The precious golden grain
The wild rice seed is difficult to obtain in Korea and 10 times more expensive than other rice seeds. Weeds around wild rice should be rooted out by hand one by one, also requiring the leaves to be cut down one or two times. Wild rice yields no more than 20 percent of the usual rice production per unit area. When we process white rice, it is necessary to use professional polishing technology. On the other hand, wild rice contains a larger percentage of tannin sand minerals, and has a fine scent.
Wild rice, once considered to be close extinct, now feeds 3 billion people, half the world’s population, as their principal food. It is a remarkable result that people have achieved, drawing on human wisdom and choice. Humans of the Bronze Age paid attention to gold-colored rice, which was thought as a mutation derived from blackish-red wild rice.
Wild rice seeds were found in a prehistoric cave in China’s Hunan Province dating 11,000 years ago; humans have only a 2 million-year history.
Originally, rice had a recessive character, which was likely easily weeded out due to its recessive genes. However, people thought the gold-colored rice was easy to pound due to its thin husk and could be stored for a long time. If water is provided in an appropriate way, a rice farm will have a much bigger and more stable yield. “Yellow rice-white rice” has since spread throughout the world, heralding the age of green revolutions.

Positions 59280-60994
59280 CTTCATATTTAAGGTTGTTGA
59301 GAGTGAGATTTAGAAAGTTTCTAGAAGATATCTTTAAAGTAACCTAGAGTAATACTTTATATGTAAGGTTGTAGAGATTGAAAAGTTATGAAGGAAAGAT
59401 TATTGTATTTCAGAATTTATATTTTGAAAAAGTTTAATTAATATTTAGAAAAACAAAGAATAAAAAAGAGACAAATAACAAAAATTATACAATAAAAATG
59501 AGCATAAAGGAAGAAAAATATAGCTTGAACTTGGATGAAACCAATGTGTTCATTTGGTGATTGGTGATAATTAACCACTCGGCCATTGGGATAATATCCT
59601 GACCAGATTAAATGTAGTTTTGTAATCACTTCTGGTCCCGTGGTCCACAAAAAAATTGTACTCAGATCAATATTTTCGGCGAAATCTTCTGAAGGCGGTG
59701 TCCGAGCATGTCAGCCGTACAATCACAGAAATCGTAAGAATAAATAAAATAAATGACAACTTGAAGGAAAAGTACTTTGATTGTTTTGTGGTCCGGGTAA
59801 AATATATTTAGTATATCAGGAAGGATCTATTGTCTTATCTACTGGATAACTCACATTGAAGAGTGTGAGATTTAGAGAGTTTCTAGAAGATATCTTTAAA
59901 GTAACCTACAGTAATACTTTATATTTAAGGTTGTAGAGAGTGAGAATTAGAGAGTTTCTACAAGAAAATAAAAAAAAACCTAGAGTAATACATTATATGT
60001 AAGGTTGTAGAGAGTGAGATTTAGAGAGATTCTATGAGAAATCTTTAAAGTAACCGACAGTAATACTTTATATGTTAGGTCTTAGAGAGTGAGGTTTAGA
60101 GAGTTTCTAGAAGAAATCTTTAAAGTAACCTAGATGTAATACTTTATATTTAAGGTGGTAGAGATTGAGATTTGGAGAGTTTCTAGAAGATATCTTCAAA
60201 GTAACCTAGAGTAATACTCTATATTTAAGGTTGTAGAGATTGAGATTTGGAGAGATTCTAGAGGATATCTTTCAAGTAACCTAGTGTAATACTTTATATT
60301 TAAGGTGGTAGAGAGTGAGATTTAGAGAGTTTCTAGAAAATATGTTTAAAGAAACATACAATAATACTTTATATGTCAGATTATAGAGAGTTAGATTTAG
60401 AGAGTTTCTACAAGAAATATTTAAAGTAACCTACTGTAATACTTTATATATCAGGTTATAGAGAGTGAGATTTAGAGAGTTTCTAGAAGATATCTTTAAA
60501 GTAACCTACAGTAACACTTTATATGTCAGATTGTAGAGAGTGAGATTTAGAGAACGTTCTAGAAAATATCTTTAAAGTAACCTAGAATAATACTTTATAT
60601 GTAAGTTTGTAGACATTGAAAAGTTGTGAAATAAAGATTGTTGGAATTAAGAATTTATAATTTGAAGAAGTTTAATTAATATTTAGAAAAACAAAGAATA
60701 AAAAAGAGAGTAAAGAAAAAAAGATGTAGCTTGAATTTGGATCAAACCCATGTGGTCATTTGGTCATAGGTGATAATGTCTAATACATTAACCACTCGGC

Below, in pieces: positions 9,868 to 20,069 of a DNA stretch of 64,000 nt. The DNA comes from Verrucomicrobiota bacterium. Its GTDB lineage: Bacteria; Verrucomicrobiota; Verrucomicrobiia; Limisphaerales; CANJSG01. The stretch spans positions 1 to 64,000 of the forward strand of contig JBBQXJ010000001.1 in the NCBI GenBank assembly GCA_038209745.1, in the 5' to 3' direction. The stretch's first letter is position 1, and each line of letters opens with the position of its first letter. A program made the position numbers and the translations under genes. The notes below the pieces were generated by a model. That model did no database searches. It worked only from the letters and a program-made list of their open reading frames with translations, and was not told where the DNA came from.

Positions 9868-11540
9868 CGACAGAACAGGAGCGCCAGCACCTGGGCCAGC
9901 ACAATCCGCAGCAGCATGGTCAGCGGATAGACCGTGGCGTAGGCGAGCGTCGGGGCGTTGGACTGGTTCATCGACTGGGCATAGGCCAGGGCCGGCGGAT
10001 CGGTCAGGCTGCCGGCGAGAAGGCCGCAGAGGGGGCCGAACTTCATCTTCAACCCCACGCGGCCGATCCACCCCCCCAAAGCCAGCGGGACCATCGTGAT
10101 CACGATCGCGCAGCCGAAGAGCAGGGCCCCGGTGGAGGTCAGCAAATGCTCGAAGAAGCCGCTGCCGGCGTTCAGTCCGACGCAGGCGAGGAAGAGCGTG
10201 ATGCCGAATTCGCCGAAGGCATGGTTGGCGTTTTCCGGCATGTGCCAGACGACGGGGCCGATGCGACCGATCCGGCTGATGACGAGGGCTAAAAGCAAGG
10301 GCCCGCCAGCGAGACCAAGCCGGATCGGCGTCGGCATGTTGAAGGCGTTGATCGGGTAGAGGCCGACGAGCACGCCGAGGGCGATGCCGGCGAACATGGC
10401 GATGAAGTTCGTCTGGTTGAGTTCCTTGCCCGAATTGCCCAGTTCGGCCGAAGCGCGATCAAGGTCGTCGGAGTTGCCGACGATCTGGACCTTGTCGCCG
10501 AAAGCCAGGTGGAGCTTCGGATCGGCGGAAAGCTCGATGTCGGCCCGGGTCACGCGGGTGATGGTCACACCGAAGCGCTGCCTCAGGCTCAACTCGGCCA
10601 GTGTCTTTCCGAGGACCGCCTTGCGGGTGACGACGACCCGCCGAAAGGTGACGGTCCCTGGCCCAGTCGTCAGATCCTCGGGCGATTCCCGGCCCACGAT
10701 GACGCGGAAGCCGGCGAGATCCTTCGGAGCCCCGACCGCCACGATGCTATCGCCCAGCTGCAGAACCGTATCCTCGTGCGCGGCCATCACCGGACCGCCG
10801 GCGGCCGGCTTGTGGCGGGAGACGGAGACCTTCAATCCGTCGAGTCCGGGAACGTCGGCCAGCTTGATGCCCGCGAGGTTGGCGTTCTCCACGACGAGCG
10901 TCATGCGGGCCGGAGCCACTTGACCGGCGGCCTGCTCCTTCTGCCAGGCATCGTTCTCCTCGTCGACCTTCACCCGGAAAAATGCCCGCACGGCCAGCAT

This year, there is something uncommon about rice. The international prices of rice have gone up rapidly, three times more expensive than usual.
We already had precious rice here, after the “barley hill” (the lean months before harvest) disappeared with the advent of high-yield “unification rice” in 1970. As rice production decreased by 3 percent in 1972, the price made a quantum leap by 367 percent. It shows that rice is a precious commodity for all of us.
World organizations warned that millions of the world’s population will suffer from global food shortages. Choe Si-hyong, the second leader of the Korean Tonghak religion, said, “You are my precious rice/ you are heaven/ and rice is heaven.” The poet Kim Ji-ha sang in his poem “Rice is the Sky”: “As we can not have the sky alone/ rice is something all of us need to share.”
Can we not all share rice together?
The writer is an editorial writer of the JoongAng Ilbo.
By Lee Chul-ho